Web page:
The Nuclear Age: Global Nuclear Threats from Hiroshima to Today HSTM31712 20 Optional
From Sherlock Holmes to CSI: a history of forensic medicine HSTM32511 20 Optional
Climate Change & Society HSTM33501 20 Optional
Madness and Society HSTM40332 20 Optional
Tools and Techniques for Enterprise MCEL30001 10 Optional
Tools & Techniques for Enterprise MCEL30002 10 Optional
Enterprise Feasibility MCEL30052 10 Optional
Historical Controversies in the Study of Israel/Palestine MEST30721 20 Optional
Dissertation in Russian Studies RUSS30000 40 Optional
Russian Translation: Theory and practice RUSS30442 20 Optional
Culture, Media and Politics in the Soviet Union and post-Soviet Russia RUSS30601 20 Optional
History of the Spanish Atlantic World: Empire, Trade, War SPLA31152 20 Optional
LEAP Polish 2 ULPL51020 20 Optional
Displaying 10 of 54 course units for year 4

Facilities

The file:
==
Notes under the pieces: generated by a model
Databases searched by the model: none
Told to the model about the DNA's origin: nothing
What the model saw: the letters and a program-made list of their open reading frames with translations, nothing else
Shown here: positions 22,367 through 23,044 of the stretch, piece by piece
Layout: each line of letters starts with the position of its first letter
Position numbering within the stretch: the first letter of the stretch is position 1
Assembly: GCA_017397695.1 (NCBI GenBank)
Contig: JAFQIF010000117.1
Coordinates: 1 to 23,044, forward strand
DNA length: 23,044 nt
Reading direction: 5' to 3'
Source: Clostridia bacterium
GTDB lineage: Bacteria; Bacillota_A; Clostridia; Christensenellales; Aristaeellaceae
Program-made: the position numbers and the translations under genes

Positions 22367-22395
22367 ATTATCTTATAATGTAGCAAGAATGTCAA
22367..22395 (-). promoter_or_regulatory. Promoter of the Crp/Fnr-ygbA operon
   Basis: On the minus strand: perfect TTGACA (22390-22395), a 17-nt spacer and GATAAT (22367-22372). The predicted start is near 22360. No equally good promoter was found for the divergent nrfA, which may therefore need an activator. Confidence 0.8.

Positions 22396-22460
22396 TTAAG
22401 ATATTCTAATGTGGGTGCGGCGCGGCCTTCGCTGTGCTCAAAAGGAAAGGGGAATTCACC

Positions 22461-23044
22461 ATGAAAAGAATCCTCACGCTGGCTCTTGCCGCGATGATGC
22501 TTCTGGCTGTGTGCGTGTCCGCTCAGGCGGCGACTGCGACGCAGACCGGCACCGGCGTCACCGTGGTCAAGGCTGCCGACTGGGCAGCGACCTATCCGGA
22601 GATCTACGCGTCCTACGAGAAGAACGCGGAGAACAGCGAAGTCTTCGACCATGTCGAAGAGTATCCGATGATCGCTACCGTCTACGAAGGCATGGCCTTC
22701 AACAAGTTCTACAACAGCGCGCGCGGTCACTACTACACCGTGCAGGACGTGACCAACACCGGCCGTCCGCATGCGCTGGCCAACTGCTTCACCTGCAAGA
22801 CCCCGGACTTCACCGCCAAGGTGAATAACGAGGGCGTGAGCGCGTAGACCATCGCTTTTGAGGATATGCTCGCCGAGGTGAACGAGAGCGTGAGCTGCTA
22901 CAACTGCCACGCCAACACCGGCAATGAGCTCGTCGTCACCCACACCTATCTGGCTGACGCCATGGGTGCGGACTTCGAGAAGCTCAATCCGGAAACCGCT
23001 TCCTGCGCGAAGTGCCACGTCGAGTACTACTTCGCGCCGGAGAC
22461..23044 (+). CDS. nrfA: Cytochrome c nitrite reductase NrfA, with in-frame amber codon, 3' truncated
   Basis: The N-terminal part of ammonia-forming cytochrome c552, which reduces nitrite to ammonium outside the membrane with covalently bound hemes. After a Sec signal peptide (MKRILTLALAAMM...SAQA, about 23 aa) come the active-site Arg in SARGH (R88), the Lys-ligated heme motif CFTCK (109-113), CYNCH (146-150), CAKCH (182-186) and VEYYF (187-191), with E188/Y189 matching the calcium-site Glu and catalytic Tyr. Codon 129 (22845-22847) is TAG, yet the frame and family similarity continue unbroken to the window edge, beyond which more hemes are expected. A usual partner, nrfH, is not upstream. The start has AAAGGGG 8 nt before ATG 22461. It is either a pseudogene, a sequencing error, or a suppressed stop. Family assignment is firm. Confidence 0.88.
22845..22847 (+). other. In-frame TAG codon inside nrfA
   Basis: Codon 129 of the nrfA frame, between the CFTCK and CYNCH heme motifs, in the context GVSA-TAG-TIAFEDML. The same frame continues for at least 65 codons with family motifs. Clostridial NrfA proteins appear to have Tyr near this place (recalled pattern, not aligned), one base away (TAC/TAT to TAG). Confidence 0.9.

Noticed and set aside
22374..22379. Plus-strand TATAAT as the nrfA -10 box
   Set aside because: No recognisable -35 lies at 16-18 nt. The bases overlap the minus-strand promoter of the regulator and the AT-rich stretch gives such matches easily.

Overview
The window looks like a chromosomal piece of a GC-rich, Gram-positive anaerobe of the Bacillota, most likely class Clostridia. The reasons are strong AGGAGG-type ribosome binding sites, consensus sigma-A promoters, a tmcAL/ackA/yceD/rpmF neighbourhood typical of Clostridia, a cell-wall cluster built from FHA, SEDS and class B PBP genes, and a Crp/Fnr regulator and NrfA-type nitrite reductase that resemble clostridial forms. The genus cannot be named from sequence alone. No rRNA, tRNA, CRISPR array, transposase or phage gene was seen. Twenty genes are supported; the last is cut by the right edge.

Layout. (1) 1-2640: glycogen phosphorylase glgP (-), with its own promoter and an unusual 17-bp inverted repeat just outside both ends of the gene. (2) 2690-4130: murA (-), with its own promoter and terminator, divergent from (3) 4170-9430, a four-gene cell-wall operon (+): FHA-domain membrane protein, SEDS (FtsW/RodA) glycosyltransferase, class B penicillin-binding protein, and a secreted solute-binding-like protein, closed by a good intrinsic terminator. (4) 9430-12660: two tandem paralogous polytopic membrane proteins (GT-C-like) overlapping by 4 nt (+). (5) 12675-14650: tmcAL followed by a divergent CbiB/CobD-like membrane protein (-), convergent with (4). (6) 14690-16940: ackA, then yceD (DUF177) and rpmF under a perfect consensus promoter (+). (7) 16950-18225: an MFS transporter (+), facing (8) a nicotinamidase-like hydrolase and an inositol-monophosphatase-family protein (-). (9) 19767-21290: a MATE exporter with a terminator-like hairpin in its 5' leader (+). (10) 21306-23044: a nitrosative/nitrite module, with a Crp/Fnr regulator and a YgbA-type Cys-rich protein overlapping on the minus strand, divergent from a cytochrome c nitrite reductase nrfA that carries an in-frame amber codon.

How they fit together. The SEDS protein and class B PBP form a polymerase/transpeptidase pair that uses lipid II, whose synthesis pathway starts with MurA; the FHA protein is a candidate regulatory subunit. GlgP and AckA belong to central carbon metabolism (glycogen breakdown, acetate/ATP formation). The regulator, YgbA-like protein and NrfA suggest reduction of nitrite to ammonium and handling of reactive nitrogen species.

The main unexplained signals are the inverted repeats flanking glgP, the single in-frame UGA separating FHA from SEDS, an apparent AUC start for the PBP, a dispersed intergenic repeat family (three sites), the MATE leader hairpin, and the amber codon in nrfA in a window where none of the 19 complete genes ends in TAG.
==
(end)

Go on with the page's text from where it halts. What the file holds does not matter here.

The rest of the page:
The University of Manchester owns the Whitworth Art Gallery, Manchester Museum and Tabley House, giving you unique access to outstanding cultural and historical resources.

As well as making use of the wider University library network, you will have access to the University Language Centre, a modern open learning facility where you can study independently and make use of a library and audio-visual resources. There are also language laboratories and multimedia facilities.

Learn more on the Facilities page.

Disability support

Practical support and advice for current students and applicants is available from the Disability Advisory and Support Service. Email: dass@manchester.ac.uk

Careers

Career opportunities

Study History at Manchester and you will come away with a degree that is well-regarded by employers for the outstanding analysis and critical thinking skills you will develop.